☆☆➹⁀☆ 4 stars ☆➹⁀☆☆
About the Book:
After her adventures in the seventeenth century, Xanthe does her best to settle back into the rhythm of life in Marlborough. She tells herself she must forget about Samuel and leave him in the past where he belongs. With the help of her new friends, she does her best to move on, focusing instead on the success of her and Flora’s antique shop.
But there are still things waiting to be found, still injustices needing to be put right, still voices whispering to Xanthe from long ago about secrets wanting to be shared.
While looking for new stock for the shop, Xanthe hears the song of a copper chocolate pot. Soon after, she has an upsetting vision of Samuel in great danger, compelling her to make another journey to the past.
This time she’ll meet her most dangerous adversary. This time her ability to travel to the past will be tested. This time she will discover her true destiny. Will that destiny allow her to return home? And will she be able to save Samuel when his own fate seems to be sealed?
Paula Brackston’s Found Things series continues in Secrets of the Chocolate House. Ms. Brackston is a fantastic storyteller. She has beautifully incorporated historical fact into a time travel fantasy. When Xanthe and her ailing mother go to an estate sale in hopes of restocking their antique shop with tempting items, she happens upon a copper chocolate pot that sings to her. So begins another adventure that spans the present and the early seventeenth century.
In this engaging second installment, Xanthe is not only drawn to the seventeen century by an object, but also by her interest in Samuel. Through Samuel, his family and friends, readers learn a lot of history. Ms. Brackston’s research is evident. Her writing hits all the senses in both the present day as well as the past.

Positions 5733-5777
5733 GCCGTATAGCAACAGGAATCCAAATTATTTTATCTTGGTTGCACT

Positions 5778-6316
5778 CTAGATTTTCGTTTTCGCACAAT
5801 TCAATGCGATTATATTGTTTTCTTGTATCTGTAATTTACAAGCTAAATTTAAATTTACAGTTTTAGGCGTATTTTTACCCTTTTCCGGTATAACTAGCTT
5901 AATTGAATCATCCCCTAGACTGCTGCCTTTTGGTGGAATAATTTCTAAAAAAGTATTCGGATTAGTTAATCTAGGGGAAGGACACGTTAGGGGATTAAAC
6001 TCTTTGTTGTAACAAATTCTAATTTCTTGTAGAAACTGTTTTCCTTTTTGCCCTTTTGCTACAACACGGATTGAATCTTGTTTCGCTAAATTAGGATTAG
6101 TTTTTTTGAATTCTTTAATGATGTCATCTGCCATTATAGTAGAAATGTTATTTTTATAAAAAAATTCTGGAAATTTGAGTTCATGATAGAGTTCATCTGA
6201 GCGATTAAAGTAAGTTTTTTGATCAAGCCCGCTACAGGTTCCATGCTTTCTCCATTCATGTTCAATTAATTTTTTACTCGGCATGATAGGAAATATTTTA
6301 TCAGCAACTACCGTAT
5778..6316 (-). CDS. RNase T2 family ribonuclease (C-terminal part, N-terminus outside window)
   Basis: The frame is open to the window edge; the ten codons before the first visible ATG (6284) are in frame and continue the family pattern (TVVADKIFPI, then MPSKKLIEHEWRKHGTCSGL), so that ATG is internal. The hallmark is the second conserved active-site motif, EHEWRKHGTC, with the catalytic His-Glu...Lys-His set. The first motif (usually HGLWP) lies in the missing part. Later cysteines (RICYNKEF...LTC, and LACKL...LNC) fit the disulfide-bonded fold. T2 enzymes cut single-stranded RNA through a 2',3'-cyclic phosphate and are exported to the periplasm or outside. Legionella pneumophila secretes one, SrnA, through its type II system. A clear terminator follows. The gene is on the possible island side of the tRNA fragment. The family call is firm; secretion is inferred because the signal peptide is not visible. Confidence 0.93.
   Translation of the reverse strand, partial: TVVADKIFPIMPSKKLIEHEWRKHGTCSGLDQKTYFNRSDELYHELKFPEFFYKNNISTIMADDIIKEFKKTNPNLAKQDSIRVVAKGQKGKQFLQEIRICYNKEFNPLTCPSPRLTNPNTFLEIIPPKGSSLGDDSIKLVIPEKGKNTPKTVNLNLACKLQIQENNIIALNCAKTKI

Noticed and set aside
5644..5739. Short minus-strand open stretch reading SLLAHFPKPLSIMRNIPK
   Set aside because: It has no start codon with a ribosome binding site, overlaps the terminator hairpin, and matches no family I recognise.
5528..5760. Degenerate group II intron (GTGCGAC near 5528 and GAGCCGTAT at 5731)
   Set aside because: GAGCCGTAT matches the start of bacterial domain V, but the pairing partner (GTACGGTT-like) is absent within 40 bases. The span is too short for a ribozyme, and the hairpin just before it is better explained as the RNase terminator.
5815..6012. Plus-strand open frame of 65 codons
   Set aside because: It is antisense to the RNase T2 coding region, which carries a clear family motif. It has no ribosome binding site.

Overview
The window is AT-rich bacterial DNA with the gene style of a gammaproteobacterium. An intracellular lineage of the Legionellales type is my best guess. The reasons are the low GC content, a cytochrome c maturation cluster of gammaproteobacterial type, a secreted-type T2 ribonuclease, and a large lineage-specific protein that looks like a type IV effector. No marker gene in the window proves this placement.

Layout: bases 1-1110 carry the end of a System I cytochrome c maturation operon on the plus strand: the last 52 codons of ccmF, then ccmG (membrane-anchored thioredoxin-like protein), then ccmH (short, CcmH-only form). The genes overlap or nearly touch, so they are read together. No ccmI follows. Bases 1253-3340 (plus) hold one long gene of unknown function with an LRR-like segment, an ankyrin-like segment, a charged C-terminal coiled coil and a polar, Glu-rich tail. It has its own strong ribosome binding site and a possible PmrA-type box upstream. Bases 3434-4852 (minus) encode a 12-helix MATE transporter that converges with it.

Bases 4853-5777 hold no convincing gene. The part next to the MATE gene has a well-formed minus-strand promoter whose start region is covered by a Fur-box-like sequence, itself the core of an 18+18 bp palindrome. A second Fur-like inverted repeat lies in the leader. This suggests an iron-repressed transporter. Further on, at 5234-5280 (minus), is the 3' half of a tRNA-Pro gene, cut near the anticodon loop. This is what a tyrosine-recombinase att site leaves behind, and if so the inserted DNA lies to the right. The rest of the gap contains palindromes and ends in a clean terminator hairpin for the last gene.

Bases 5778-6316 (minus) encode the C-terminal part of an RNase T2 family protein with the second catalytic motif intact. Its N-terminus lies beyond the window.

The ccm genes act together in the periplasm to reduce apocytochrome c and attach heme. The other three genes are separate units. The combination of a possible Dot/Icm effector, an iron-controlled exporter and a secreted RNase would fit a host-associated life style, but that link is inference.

I really enjoyed Xanthe’s present day predicament with a suitor and a smarmy ex-boyfriend. I loved how the addition of the ex-boyfriend exponentially expanded the reader’s understanding of Xanthe’s tentative, questioning decision making. I have mixed feelings about how torn she was between the past and present. I liked the slowly evolving information about how she is able to time travel. While it was frustrating at times, the reader learns as Xanthe learns—as opposed to the reader having more information than the main character.
A strong, dark nemesis has been revealed in Secrets of the Chocolate House. Even though that antagonist doesn’t have the same deep threatening evil feel as the antagonist in the Witch’s Daughter, I am sure that as the story continues, the “plot will thicken” and the evil and threat will be more revealed.
About the Author: Paula Brackston (aka PJ Brackston)is the New York Times bestselling author of The Witch’s Daughter, The Winter Witch, and The Midnight Witch(2014).
Paula has an MA in Creative Writing from Lancaster University, and is a Visiting Lecturer for the University of Wales, Newport. In 2007 Paula was short listed in the Creme de la Crime search for new writers. In 2010 her book ‘Nutters’ (writing as PJ Davy) was short listed for the Mind Book Award, and she was selected by the BBC under their New Welsh Writers scheme. Paula lives in Wales with her partner and their two children.
© Copyright 2019 Book Junkie Reviews. All rights reserved.